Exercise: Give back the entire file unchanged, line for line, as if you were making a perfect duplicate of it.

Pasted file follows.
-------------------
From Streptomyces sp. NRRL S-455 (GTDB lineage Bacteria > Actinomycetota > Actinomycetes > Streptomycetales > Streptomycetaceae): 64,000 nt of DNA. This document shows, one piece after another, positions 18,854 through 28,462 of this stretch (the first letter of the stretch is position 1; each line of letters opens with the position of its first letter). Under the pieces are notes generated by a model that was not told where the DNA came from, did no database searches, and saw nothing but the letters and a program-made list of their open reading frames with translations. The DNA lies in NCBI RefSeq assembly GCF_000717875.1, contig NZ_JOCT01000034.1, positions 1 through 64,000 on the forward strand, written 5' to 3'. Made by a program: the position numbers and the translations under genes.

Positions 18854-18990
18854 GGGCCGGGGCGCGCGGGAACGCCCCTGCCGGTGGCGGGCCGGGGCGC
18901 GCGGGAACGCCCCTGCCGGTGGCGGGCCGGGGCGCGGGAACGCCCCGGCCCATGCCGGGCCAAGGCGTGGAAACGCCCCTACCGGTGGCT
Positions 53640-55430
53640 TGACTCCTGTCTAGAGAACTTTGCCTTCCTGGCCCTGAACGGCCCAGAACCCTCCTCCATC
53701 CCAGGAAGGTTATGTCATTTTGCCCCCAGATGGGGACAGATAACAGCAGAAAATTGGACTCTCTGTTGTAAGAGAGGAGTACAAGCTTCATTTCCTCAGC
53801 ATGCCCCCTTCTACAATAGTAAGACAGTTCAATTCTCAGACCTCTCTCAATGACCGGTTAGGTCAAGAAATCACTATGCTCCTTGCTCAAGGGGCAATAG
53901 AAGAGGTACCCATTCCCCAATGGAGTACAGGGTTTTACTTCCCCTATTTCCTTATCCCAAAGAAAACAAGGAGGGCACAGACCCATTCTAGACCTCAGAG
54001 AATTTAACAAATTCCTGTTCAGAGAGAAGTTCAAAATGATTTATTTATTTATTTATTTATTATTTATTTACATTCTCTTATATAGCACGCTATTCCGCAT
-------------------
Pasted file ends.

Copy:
From Streptomyces sp. NRRL S-455 (GTDB lineage Bacteria > Actinomycetota > Actinomycetes > Streptomycetales > Streptomycetaceae): 64,000 nt of DNA. This document shows, one piece after another, positions 18,854 through 28,462 of this stretch (the first letter of the stretch is position 1; each line of letters opens with the position of its first letter). Under the pieces are notes generated by a model that was not told where the DNA came from, did no database searches, and saw nothing but the letters and a program-made list of their open reading frames with translations. The DNA lies in NCBI RefSeq assembly GCF_000717875.1, contig NZ_JOCT01000034.1, positions 1 through 64,000 on the forward strand, written 5' to 3'. Made by a program: the position numbers and the translations under genes.

Positions 18854-18990
18854 GGGCCGGGGCGCGCGGGAACGCCCCTGCCGGTGGCGGGCCGGGGCGC
18901 GCGGGAACGCCCCTGCCGGTGGCGGGCCGGGGCGCGGGAACGCCCCGGCCCATGCCGGGCCAAGGCGTGGAAACGCCCCTACCGGTGGCT
Positions 53640-55430
53640 TGACTCCTGTCTAGAGAACTTTGCCTTCCTGGCCCTGAACGGCCCAGAACCCTCCTCCATC
53701 CCAGGAAGGTTATGTCATTTTGCCCCCAGATGGGGACAGATAACAGCAGAAAATTGGACTCTCTGTTGTAAGAGAGGAGTACAAGCTTCATTTCCTCAGC
53801 ATGCCCCCTTCTACAATAGTAAGACAGTTCAATTCTCAGACCTCTCTCAATGACCGGTTAGGTCAAGAAATCACTATGCTCCTTGCTCAAGGGGCAATAG
53901 AAGAGGTACCCATTCCCCAATGGAGTACAGGGTTTTACTTCCCCTATTTCCTTATCCCAAAGAAAACAAGGAGGGCACAGACCCATTCTAGACCTCAGAG
54001 AATTTAACAAATTCCTGTTCAGAGAGAAGTTCAAAATGATTTATTTATTTATTTATTTATTATTTATTTACATTCTCTTATATAGCACGCTATTCCGCAT